Green Banks and the Inflation Reduction Act
This Issue Brief is intended to give an overview of green banks as tools to accelerate the transition to clean energy and fight climate change, with a specific focus on their connection to the recently enacted Inflation Reduction Act (IRA). The full Issue Brief includes a green banks overview section, information on the connections between green banks and the Inflation Reduction Act, sample state green bank legislation, steps state lawmakers can take to create a green bank, and additional resources.
What Are Green Banks?
Green banks are mission-driven institutions that use innovative financing to accelerate the transition to clean energy and fight climate change. Despite the word “bank” in the name, green banks do not take deposits. They function like loan or investment funds, using a wide array of financial tools to support investment in clean energy infrastructure. Green banks differ in governance from state to state. Some are fully public entities, some are “quasi-public” entities with independent governance structures, and some others are fully independent entities without formal ties to the state. Green banks aim to be financially sustainable, but they are not profit-maximizing. They focus instead on using their capital to mobilize as much overall investment as possible to achieve their goals.
The Connection to the Inflation Reduction Act
How does the Inflation Reduction Act support green banks?
- National Clean Investment Fund: $14 billion will be allocated to 2 or 3 larger national nonprofits that will partner with private capital providers to deliver clean technology financing at scale to businesses, communities, community lenders, and others.
- Clean Communities Investment Accelerator: $6 billion will be allocated to 2-7 nonprofits to to build the clean financing capacity of networks of community lenders specifically in low-income and disadvantaged communities.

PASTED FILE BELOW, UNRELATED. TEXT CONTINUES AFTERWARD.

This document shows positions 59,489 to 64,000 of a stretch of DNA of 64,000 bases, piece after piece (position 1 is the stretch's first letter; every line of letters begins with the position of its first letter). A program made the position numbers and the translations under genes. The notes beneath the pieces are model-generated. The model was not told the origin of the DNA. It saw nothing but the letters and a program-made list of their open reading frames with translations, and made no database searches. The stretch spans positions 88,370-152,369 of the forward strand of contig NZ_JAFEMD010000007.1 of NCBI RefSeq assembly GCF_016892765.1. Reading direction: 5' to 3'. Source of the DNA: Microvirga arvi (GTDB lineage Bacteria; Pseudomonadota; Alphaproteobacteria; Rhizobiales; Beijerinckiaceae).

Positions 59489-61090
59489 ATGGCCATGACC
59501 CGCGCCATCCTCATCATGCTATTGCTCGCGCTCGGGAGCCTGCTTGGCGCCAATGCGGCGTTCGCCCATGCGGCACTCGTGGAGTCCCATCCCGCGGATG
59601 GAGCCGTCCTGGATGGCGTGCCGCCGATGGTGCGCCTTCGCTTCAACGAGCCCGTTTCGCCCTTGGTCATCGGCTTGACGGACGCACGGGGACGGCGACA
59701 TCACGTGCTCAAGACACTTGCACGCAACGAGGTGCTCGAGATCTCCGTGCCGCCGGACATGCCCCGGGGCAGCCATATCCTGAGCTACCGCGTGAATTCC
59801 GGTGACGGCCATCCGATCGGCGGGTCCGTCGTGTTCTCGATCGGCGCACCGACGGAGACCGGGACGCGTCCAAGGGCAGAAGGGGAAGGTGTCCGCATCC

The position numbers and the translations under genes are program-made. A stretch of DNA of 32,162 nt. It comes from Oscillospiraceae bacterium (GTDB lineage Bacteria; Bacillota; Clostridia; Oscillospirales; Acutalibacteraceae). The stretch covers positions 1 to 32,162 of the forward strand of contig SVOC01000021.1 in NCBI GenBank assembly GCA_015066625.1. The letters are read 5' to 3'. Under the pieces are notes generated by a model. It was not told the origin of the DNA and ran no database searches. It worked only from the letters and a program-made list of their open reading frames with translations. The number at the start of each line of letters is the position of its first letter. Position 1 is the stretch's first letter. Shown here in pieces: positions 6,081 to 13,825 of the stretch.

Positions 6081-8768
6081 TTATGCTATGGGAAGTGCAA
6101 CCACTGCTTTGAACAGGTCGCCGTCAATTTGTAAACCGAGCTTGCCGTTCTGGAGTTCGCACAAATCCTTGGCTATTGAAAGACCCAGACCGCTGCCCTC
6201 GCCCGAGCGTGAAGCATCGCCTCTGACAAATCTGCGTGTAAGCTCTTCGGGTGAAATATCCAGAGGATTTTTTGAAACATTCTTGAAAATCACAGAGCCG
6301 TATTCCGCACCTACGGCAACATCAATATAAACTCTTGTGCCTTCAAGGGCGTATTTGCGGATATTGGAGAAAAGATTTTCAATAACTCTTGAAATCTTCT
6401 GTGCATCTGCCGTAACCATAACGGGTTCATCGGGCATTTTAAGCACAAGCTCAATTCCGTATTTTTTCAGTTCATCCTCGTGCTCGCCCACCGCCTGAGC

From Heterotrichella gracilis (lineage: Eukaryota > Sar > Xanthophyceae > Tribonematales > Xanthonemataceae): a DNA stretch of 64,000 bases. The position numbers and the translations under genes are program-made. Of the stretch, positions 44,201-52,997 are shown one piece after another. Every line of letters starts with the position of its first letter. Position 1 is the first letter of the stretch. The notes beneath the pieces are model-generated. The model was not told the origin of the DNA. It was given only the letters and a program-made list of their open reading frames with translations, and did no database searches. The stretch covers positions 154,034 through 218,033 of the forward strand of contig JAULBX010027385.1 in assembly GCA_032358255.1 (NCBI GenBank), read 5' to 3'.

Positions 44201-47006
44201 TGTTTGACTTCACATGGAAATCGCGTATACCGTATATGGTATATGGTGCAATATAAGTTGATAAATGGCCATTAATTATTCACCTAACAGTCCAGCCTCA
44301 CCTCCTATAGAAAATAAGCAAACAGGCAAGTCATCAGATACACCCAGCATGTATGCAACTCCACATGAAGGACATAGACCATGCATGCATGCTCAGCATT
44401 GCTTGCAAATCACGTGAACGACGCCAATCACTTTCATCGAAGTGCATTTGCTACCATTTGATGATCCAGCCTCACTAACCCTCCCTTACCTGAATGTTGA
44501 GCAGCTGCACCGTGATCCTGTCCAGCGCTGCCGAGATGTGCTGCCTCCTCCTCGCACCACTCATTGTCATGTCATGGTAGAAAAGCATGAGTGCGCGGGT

- Solar for All: $7 billion will provide up to 60 grants to States, Tribal governments, municipalities, and nonprofits for low-income and disadvantaged communities to access solar investment.
How are state green banks important to the implementation of the Inflation Reduction Act?
While states are directly eligible to apply for the Solar for All Funds, the National Clean Investment Fund and the Clean Communities Investment Accelerator ($20 billion of the funds) must be given to nonprofit entities. These nonprofit entities must in turn invest indirectly in green projects through other local financing entities. State governments that have not created green banks (or public entities that fulfill a very similar function) will struggle to access this $20 billion. States without green banks will have less clear entities to compete for these two funds and might defer responsibility to nonprofit and not-for-profit financing institutions (such as CDFI loan funds, CDFI credit unions, and independent nonprofit green banks) while states that have created green banks will be able to influence decisions about how the funds will be used.
Green Bank Legislation
- **Nevada SB407 (2017): Established an independent, nonprofit corporation called the Nevada Clean Energy Fund (NCEF) to help finance clean energy projects in Nevada. SB 407 also created the Board of Directors and set forth the duties of the Board.
- Colorado SB21-230 (2021): Directed the state treasurer to make an immediate, one-time transfer of $40 million from the general fund to the energy fund administered by the Colorado energy office (CEO). The legislation instructs the CEO to make a grant to the Colorado Clean Energy Fund (Colorado’s green bank) of $30 million.
- Illinois SB2408 (2021): Designated the Illinois Finance Authority as the “Climate Bank” to aid in all respects with providing financial assistance, programs, and products to finance and otherwise develop and implement equitable clean energy opportunities in the State.